Ex-Apple, Ex-label employee says:

In an interesting position to comment here having worked on both sides of the fence….

First – You can put whatever ripped music you want on your ipod or iphone. You don’t have to buy anything from itunes if you don’t want to.

Second- Norway’s government should go after the record labels for enforcing DRM on technology companies.

As far as DRM:
Apple keeps the DRM in order to keep the labels off their backs. Jobs wrote an open letter to the labels asking them to please allow Apple to kill off using DRM, but the labels ignored it.

The labels in turn don’t like Apple’s control over them, so they ran to Amazon in order to help create a competitor. The catch is, Amazon will only sell DRM-free tracks.

Apple kept up by offering some DRM-free tracks (a.k.a. “iTunes Plus” tracks) from labels who allowed it.

Keep in mind this is all a mindgame over making it easier to purchase tracks quickly and without thought. Your best bet for DRM free anything and having a true backup is just to buy a CD (which the labels would love by the way) and then rip it. Or, go to any store and buy them used.

That’s if you’re into buying them in the first place.

Fairplay is just the system of DRM being used for the iTunes app. Rhapsody et al have their own built in too, whether it be Windows Media or Real Player DRM systems.

Apple has consistently argued that opening Fairplay up to everyone means they will have to keep up with every single person trying to crack it. And the only reason they will have to keep up is to keep themselves from getting sued out of existence by the labels.

A little sidenote in history:
The original iPod and iTunes version at the time were going to have functionality that allowed you to copy music “in reverse” off an ipod into itunes. Of course, you can get this from third parties right now as i type this. But Apple had originally conceived it as a built-in function, and ended up removing it out of legal fears.

Personally, I buy used CDs for $3 or $4 and rip them. That way i don’t lose anything if my computer is compromised.

Apple seed says:

How Apple got the permissions to begin with...

Apple’s security is not just to protect Apple’s market. It is also protecting the music from average users freely copying (pirating). It seems like people forget that Apple was the first one to be ok’ed by the music industry because they offered that pirating security. I know the music boat has already sailed. But if you force Apple to do away with their security, other industries such as the movie industry may feel insecure in embarking on digital adventures such as this.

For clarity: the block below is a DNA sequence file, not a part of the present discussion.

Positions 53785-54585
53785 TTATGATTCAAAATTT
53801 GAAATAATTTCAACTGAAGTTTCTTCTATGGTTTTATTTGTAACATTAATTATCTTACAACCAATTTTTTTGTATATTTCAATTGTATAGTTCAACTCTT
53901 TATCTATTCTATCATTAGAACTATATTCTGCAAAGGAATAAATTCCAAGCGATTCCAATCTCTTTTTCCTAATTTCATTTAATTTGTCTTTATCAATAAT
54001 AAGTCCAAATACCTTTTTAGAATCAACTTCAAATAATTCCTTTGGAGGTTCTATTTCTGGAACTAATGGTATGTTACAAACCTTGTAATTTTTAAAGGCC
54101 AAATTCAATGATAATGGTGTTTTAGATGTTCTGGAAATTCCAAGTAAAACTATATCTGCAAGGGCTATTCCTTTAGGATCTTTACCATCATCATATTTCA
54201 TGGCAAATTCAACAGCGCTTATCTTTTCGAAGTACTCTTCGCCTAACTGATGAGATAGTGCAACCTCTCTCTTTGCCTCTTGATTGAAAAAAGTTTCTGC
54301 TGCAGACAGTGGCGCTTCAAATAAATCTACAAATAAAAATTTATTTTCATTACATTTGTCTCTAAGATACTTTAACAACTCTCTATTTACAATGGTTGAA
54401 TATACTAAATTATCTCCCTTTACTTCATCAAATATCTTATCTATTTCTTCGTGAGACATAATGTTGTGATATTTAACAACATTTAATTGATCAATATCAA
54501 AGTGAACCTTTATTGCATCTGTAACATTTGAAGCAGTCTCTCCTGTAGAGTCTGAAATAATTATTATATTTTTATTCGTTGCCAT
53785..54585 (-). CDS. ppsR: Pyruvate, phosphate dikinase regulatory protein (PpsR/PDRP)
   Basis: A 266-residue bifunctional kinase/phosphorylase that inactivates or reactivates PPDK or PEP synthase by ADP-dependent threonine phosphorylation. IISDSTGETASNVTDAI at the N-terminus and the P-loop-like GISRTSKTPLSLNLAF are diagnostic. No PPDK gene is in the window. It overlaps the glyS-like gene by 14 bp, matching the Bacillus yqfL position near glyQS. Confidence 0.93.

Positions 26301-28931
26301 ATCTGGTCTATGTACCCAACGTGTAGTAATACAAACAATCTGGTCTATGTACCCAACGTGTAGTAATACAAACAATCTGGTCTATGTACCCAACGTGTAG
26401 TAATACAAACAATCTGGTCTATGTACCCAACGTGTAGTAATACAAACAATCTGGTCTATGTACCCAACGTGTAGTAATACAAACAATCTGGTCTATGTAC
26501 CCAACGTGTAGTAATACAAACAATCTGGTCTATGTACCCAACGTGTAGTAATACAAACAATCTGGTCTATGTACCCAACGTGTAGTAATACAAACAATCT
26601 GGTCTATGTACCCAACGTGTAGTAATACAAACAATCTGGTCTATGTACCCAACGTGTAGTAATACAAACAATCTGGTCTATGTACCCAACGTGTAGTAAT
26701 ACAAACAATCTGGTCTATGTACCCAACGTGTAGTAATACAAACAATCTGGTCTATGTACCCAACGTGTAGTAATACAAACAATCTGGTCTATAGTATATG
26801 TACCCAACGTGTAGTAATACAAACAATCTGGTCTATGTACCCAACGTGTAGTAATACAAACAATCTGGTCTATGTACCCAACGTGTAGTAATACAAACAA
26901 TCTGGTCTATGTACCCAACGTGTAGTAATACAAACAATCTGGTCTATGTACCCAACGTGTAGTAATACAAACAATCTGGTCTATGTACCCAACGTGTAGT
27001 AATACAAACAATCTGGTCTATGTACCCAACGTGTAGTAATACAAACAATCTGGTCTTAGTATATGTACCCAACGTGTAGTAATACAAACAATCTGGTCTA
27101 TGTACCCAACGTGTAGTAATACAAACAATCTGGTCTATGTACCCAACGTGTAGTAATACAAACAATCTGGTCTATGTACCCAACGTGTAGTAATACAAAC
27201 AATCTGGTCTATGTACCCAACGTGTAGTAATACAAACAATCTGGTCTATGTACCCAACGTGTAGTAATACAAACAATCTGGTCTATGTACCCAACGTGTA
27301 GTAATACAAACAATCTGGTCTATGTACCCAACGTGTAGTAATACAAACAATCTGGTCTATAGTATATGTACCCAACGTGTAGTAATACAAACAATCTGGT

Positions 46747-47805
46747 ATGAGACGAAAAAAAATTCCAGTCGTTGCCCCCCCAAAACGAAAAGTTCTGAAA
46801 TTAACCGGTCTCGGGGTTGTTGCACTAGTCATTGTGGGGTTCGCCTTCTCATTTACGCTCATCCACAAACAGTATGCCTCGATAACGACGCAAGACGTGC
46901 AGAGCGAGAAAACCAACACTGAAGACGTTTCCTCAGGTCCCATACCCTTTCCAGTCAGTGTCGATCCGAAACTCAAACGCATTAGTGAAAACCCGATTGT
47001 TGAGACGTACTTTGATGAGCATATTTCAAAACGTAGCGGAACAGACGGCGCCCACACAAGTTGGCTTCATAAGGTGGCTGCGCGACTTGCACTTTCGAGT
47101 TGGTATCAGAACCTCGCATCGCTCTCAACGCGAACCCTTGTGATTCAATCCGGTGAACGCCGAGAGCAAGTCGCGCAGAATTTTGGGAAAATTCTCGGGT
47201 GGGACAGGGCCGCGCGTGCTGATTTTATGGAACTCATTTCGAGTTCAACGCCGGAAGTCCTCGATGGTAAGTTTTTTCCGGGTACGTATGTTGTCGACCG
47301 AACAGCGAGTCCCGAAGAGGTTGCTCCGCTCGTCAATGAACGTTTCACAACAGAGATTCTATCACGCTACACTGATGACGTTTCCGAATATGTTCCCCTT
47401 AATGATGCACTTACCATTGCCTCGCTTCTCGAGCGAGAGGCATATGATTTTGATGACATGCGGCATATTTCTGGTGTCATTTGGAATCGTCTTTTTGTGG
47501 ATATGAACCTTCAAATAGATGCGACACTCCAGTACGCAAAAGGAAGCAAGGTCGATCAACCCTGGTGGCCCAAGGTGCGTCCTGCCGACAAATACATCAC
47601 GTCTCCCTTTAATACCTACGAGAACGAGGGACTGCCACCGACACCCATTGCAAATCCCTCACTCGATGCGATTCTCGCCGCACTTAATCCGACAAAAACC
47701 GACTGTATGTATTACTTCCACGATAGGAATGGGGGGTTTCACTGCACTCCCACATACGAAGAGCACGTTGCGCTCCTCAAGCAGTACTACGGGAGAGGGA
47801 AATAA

Anonymous Coward says:

Just a few notes about iTunes:

– iTunes will import non-DRM music, i.e. MP3
– You do not have to encode imported music to AAC format
– You can export music in AAC to MP3 from within iTunes – no DRM
– DRM is in iTunes because of the recording industry, not Apple
– Norway isn’t suing because Apple has DRM, but because it doesn’t support other MP3 players

dave says:

Why not sue the labels instead?

The music labels are the ones that are working together, forcing Apple to continue to apply DRM to their music (except for EMI), while licensing their music to other vendors such as Amazon in the US for sale without DRM.

This tactic is simply to reduce the marketshare of iTMS, so the labels can raise prices (so both the per-song price is increased AND so they can go back to selling songs in groups to 10-15 songs at a time).

Martin says:

this i a culture clash, really

Norway, (and, AFAIK, the rest of Scandinavia too) has very strong traditions and laws for consumer rights protection.

If Apple wants to limit its own market, that’s Apple’s decision. It doesn’t make sense for Norway to get involved.

If my memory serves, the way ITMS functions (DRM, iPod only) is actually illegal under norwegian consumer protection laws. Which is a Good Thing, IMHO. But I’m probably biased, seeing as I am norwegian.

Anonymous Coward says:

“Almost, but not all music players.

Whereas an mp3 will. Hence, I have no desire to support iTunes.”

Exactly, although I have no qualms with purchasing music from iTunes, consumers now have quite a few choices for digital online music – hopefully more choices in the near future. Choice is best for the consumer in a free or almost free market. I think Norway has not looked at this situation with open eyes and are only bowing down to business or their own misperceptions.

Anonymous Coward says:

I believe we should get rid of DRM. Consumers will purchase music if is is convenient and available; however, i am not sold that MP3 should be the de-facto standard for music players when there are so many codices out there that are superior. Of course, that is also up to the consumer to find a player that supports their favorite codex, and the store as well.